Lifestream, Tweets

The article offers a really interesting take on so-called participatory cultures through a look at the work of Kutiman.

In Thru You, Kutiman remixes the work of private citizens, who he credits, and who he includes in his work through visual citation* (i.e. the videos). However, despite their original videos being used (in remixed format), the producers of the original work are passive, or ‘non-participants’. Plaut asks:

why did popular media erroneously represent these people—even if fragments of their images and voices were available from public or corporate sources, essentially private citizens nonetheless—as an orchestra of collaborators?

The article highlights how the emancipatory and participatory narrative around web 2.0 can take on absurdity**. From the Huffington Post:

Kutiman … captured the Zeitgeist of the moment—a time when our rapidly evolving Internet culture is toppling old regimes and handing over control of popular information to people like you, me, Kutiman and his YouTube orchestra… In politics, economics, arts and culture, an era of privileged access is giving way to something that’s much more decentralized, participatory and personal. (Karr, 2009)

It begs the question, what counts as participation?


*While outside the remit of community cultures per se, the visual citation methods used, and Plaut’s analysis of transparency as reified offer an interesting read.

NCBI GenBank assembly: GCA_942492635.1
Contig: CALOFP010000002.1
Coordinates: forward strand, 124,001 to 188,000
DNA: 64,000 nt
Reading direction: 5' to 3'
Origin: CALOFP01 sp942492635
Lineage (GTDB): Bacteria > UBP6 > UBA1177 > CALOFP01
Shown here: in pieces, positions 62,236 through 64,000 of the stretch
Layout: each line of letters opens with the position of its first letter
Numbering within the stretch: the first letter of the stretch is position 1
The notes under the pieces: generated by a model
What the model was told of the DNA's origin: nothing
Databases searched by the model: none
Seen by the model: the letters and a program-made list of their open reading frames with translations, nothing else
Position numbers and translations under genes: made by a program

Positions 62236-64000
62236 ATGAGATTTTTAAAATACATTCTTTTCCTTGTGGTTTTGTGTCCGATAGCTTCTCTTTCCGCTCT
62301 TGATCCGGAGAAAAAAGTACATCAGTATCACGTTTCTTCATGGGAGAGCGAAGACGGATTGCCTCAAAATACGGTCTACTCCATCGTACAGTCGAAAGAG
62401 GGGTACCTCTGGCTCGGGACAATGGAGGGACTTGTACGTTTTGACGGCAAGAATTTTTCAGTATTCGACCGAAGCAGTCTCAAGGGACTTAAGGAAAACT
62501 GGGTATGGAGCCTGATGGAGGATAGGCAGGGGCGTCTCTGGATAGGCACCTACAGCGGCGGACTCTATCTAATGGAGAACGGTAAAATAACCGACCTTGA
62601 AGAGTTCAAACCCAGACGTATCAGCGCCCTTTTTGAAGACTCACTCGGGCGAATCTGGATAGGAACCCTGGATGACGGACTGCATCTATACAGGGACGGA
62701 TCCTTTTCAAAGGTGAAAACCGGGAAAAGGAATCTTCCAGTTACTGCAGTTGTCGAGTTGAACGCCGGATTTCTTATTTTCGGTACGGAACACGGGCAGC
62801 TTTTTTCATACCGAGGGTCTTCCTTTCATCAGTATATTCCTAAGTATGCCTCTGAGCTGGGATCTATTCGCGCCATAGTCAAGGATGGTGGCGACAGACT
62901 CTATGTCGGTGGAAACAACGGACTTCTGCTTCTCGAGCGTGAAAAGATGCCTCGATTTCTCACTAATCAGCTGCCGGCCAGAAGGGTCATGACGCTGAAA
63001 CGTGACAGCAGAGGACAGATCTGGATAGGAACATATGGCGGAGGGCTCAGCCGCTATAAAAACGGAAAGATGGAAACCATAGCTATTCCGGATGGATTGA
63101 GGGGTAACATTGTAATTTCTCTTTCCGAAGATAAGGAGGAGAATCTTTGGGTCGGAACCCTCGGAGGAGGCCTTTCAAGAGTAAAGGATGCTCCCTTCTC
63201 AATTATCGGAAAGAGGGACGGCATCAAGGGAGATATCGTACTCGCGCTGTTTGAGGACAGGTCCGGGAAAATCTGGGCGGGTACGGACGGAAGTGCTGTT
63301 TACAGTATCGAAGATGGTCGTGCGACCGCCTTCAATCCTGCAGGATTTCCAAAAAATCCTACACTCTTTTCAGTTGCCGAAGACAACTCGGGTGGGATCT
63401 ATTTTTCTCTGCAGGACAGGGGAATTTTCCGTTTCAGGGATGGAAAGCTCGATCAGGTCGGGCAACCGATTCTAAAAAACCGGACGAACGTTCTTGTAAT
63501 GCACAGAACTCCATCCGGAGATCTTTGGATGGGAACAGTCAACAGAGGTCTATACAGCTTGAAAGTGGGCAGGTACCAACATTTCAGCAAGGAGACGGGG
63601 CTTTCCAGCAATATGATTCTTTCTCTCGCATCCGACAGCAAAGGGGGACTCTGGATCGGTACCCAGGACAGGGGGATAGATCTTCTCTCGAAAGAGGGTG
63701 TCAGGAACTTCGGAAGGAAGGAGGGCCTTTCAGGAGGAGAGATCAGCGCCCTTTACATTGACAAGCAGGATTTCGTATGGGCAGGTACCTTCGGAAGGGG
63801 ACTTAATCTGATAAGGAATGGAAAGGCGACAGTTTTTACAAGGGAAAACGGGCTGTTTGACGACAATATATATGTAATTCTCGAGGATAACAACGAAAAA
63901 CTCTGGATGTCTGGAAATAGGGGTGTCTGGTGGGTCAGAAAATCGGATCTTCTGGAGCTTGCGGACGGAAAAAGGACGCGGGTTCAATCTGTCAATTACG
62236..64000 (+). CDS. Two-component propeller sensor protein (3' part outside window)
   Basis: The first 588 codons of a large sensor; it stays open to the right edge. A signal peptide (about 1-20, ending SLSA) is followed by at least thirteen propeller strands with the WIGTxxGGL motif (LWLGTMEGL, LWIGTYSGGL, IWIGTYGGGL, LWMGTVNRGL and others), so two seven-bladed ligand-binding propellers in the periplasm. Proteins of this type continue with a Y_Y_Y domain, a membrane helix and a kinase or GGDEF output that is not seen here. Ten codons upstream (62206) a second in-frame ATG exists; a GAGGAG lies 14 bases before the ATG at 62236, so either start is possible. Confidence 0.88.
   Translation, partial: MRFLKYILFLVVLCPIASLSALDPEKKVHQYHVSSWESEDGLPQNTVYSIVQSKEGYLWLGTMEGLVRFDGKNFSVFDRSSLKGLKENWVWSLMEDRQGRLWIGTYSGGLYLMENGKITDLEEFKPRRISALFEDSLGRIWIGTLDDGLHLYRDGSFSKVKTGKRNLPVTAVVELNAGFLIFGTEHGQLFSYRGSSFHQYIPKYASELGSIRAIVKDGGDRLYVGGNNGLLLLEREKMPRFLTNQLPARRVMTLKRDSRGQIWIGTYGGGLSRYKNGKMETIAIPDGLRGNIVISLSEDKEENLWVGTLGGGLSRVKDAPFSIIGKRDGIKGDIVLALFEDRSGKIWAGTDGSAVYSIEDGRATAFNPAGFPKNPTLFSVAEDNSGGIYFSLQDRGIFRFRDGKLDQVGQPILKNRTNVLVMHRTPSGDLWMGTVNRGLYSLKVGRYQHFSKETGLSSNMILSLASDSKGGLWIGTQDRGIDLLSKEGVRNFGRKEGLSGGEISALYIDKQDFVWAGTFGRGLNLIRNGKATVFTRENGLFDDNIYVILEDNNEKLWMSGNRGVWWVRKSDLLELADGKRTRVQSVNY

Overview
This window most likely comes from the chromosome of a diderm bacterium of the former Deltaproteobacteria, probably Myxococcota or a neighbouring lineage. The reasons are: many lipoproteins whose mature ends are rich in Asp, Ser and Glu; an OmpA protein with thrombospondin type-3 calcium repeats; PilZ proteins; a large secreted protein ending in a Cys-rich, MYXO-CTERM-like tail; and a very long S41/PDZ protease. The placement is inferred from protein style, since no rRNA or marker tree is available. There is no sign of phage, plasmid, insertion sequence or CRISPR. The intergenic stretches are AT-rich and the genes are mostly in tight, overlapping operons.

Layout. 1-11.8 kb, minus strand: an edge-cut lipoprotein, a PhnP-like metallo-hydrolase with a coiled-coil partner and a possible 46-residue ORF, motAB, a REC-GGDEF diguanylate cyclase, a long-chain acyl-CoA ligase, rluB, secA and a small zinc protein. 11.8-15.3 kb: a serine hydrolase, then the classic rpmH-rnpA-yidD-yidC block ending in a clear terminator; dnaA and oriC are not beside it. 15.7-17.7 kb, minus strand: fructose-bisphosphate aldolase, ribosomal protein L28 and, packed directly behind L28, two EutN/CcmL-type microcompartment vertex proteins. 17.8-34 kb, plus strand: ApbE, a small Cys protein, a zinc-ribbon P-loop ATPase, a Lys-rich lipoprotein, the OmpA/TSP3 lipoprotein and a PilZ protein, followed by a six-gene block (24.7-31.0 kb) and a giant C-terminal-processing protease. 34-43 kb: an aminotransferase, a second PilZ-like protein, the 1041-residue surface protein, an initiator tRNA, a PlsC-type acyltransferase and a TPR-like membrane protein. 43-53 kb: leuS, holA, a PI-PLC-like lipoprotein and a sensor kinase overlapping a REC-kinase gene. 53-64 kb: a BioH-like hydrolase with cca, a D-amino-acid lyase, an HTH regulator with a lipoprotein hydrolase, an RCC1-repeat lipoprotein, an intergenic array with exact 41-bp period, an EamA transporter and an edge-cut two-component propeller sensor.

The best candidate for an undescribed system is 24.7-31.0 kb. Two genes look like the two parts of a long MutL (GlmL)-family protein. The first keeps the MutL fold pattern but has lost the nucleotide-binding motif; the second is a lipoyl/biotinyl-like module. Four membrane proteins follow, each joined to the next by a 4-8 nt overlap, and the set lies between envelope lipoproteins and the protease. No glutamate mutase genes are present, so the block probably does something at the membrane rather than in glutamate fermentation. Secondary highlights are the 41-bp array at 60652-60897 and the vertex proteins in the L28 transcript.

**That is not to say that that I do not appreciate Kutiman’s work – just that it is absurd to call the producers of the work he sampled collaborators.


Lifestream, Tweets

I’m Sick of this Crap and I Want It to End

Hear, hear, Mike!

In this blog post, Mike Caulfield laments the Internet falling short of its vision.

I bought into the early hopes that the World Wide Web was really going to be a World Wide Memex, where people used it like this, as a tool for thought. And at the core of that vision was that idea that people would be using the web to try to construct and share understanding, not to argue about it.

Rather than co-constructing understanding online, we ‘share and argue, argue and share’, all the while surveilled and offered purchase suggestions. Why do we do it? Caulfield suggests reward addiction and call of the ego:

Confirming beliefs makes you feel smart and arguing with people makes you feel smarter than someone else. Both allow you to snack on dopamine throughout the day.

Caulfield suggests we need to learn – and teach – better collaboration and communication, and stop indulging ‘engagement’. There is more to it than that though – he suggests that the change in cultural practices is connected to the dominance of the Usernet-style architecture of the places we communicate – SNSs, rather than the hyper-linked, memex-like vision of the web.

The post raises questions about the degree to which technological infrastructure influences social practice – and, by the same token, how consciously changing our behaviour could influence technology through the data the behaviour produces. Commerce complicates the issue, however. As Lister, et al. suggest:

economic conditions have a direct effect upon our user experience (p. 172).